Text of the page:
The Ontario Court of Appeal has recently ruled on the issue of distracted driving caused by “holding” handheld devices in two companion decisions: R. v. Kazemi 2013 ONCA 585 and R. v. Pizzurro, 2013 ONCA 584. In both cases, the Court of Appeal has strictly interpreted the Ontario Highway Traffic Act (“HTA”) to mean that holding a handheld device while driving constitutes a breach of the statute because it results in distracted driving that should be avoided at all costs.
The Conservative government is poised to enact the first substantive expansion of citizen’s arrest laws in Canada since 1955. The catalyst for the Bill C-26 amendment to the citizen’s arrest section of the Criminal Code of Canada was the 2010 case of Toronto grocer David Chen who faced criminal assault charges after performing a citizen’s arrest of a habitual thief he had seen stealing from his store earlier in the day.
The National Post recently presented the interesting case in which a New Jersey judge must decide whether someone can be “electronically present” in a car, even if they physically aren’t there, and, if so, whether the person can be held liable for events that take place, or that are caused by their electronic presence.
The scope of damages available in wrongful dismissal claims has been steadily widening over the past decade. However, in a decision of the Ontario Court of Appeal, released on May 28, 2010, the Court reversed this trend by rejecting tort liability of an employer for intentional infliction of mental suffering arising from a dismissal.
Multi-tasking is so serious that workers are taking their work into the washroom, with disturbing results. According to a recent survey, one-third of Brits admit they’ve made a “stall-call”—that is, a call from the toilet, not just the restroom—whether for business or pleasure. And one in twenty said they’ve taken their laptop with them when nature called. The survey also found a significant—and disgusting—number of people eat, drink and brush their teeth while answering nature’s call.
The reliance on cellphones has led to an increase in talking on a cellphone while driving. Statistics show that driving while talking or texting on a cellphone is leading to driver distractions that cause car accidents. That’s why, on April 14, 2010, the Alberta government introduced…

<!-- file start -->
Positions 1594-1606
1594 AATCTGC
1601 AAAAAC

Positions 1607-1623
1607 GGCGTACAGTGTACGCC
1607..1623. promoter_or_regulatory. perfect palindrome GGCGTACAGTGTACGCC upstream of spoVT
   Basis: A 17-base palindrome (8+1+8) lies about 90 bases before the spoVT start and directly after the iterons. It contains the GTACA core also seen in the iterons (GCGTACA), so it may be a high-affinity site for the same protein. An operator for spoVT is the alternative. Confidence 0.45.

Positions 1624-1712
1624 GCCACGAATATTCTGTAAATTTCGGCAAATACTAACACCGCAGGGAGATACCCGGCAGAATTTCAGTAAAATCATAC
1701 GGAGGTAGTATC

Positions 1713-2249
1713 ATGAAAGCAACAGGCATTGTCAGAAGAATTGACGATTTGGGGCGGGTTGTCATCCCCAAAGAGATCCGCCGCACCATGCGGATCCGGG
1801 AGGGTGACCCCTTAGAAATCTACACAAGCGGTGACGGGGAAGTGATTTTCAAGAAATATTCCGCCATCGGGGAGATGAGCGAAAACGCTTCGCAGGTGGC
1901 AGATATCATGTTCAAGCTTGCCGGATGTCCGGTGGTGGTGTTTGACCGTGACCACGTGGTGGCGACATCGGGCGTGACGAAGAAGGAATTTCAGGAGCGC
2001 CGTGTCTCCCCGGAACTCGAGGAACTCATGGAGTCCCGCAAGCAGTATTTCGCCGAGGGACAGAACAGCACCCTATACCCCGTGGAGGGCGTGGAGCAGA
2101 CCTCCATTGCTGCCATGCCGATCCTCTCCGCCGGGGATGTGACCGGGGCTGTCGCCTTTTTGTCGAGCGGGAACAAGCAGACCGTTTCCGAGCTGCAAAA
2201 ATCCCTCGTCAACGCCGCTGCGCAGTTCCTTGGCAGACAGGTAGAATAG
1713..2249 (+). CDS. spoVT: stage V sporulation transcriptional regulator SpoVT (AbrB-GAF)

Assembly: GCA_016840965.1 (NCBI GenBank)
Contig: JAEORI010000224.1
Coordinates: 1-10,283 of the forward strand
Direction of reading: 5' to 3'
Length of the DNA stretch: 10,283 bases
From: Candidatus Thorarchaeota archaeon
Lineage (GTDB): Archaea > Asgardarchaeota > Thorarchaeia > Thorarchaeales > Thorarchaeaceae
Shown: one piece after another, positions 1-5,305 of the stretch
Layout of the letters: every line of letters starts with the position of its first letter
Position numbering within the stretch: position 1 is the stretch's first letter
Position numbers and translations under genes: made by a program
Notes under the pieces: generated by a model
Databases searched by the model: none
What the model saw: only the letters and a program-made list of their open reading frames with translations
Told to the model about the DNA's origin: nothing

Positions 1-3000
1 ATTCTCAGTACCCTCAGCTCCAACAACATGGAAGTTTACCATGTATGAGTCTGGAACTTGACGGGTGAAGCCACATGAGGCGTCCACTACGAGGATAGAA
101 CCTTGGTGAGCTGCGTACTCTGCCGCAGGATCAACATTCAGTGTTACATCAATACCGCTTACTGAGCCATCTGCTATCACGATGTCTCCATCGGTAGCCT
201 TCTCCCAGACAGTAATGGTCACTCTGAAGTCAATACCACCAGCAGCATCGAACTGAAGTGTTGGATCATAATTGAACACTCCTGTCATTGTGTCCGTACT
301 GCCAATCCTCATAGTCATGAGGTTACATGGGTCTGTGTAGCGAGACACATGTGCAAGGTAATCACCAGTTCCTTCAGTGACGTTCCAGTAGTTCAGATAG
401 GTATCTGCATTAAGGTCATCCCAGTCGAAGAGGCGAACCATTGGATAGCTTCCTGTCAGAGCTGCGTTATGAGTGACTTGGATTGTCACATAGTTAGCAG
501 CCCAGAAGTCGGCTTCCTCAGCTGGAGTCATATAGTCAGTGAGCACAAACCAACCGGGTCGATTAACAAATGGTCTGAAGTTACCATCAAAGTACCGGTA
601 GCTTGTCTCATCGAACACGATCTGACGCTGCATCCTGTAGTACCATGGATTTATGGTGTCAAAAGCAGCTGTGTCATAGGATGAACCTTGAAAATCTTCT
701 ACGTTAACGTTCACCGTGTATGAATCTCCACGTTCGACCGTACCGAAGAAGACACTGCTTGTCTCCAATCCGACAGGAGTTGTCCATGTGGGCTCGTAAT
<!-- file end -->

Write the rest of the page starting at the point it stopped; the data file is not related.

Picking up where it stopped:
However limited an organization’s party budget is, most of them still use the holiday season to show their employees their appreciation for their year-long efforts by holding a holiday party on or off company premises. In the last several years, however, many organizations have looked carefully at how they approach the annual holiday party, for legal and economical reasons.
It’s a pleasure to welcome Stuart Rudner as a guest blogger. He will be blogging about human resources, employment and labour law issues.
Ontario’s ban on hand-held devices while driving will take effect on October 26, 2009. It will be illegal for drivers to talk, text, type, dial or email using hand-held cell phones and other hand-held communications and entertainment devices. There will be a three month transition period for enforcement where the focus will be on educating drivers; police will start issuing tickets on February 1, 2010.
I was recently made aware that the Ontario and Manitoba Trucking Associations are trying to convince regulators in their respective provinces to exempt CB radios and certain communication devices used specifically by truck drivers for dispatch and business-related purposes from the provincial bans on cellphone use and texting while driving that are to come into force this fall.
An increasing number of studies show that driving while talking on a cellphone can be dangerously distracting. Some studies state that talking on a cellphone while driving makes a person four times more likely to be in a crash. This is a much higher risk than most other distracting activities. As a result, the governments of Saskatchewan, Prince Edward Island and British Columbia have announced that they will draft legislation this fall to ban the use of hand-held electronic devices (such as cellphones) to talk or text while driving a vehicle; joining the provinces of Newfoundland and Labrador, Nova Scotia, Quebec, Ontario and Manitoba, who have banned or are in the process of banning the use of hand-held wireless devices while driving this fall.